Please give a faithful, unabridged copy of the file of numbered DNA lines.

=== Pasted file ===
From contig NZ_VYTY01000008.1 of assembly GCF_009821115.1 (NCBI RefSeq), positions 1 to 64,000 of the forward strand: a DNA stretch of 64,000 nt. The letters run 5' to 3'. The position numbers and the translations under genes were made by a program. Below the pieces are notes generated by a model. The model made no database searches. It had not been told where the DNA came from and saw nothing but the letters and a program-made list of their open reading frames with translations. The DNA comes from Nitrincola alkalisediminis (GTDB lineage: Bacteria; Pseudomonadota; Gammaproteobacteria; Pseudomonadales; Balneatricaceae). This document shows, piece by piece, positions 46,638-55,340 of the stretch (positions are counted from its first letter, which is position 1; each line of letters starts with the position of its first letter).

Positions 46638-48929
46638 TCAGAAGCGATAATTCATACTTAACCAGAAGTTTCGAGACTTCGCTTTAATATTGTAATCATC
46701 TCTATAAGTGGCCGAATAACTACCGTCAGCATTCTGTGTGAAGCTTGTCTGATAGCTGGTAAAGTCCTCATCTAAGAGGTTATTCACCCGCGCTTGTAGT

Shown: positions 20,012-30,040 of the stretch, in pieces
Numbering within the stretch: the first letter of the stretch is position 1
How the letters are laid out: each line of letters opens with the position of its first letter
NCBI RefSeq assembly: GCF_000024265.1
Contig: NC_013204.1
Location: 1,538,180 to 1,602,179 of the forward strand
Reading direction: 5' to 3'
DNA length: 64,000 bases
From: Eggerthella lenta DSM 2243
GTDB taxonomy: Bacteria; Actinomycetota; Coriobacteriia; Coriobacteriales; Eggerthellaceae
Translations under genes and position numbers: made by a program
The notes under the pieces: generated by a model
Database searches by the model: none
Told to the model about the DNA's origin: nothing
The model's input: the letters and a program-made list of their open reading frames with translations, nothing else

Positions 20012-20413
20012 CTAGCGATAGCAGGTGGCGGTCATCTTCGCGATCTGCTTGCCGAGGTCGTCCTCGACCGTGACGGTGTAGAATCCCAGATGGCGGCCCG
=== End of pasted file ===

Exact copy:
From contig NZ_VYTY01000008.1 of assembly GCF_009821115.1 (NCBI RefSeq), positions 1 to 64,000 of the forward strand: a DNA stretch of 64,000 nt. The letters run 5' to 3'. The position numbers and the translations under genes were made by a program. Below the pieces are notes generated by a model. The model made no database searches. It had not been told where the DNA came from and saw nothing but the letters and a program-made list of their open reading frames with translations. The DNA comes from Nitrincola alkalisediminis (GTDB lineage: Bacteria; Pseudomonadota; Gammaproteobacteria; Pseudomonadales; Balneatricaceae). This document shows, piece by piece, positions 46,638-55,340 of the stretch (positions are counted from its first letter, which is position 1; each line of letters starts with the position of its first letter).

Positions 46638-48929
46638 TCAGAAGCGATAATTCATACTTAACCAGAAGTTTCGAGACTTCGCTTTAATATTGTAATCATC
46701 TCTATAAGTGGCCGAATAACTACCGTCAGCATTCTGTGTGAAGCTTGTCTGATAGCTGGTAAAGTCCTCATCTAAGAGGTTATTCACCCGCGCTTGTAGT

Shown: positions 20,012-30,040 of the stretch, in pieces
Numbering within the stretch: the first letter of the stretch is position 1
How the letters are laid out: each line of letters opens with the position of its first letter
NCBI RefSeq assembly: GCF_000024265.1
Contig: NC_013204.1
Location: 1,538,180 to 1,602,179 of the forward strand
Reading direction: 5' to 3'
DNA length: 64,000 bases
From: Eggerthella lenta DSM 2243
GTDB taxonomy: Bacteria; Actinomycetota; Coriobacteriia; Coriobacteriales; Eggerthellaceae
Translations under genes and position numbers: made by a program
The notes under the pieces: generated by a model
Database searches by the model: none
Told to the model about the DNA's origin: nothing
The model's input: the letters and a program-made list of their open reading frames with translations, nothing else

Positions 20012-20413
20012 CTAGCGATAGCAGGTGGCGGTCATCTTCGCGATCTGCTTGCCGAGGTCGTCCTCGACCGTGACGGTGTAGAATCCCAGATGGCGGCCCG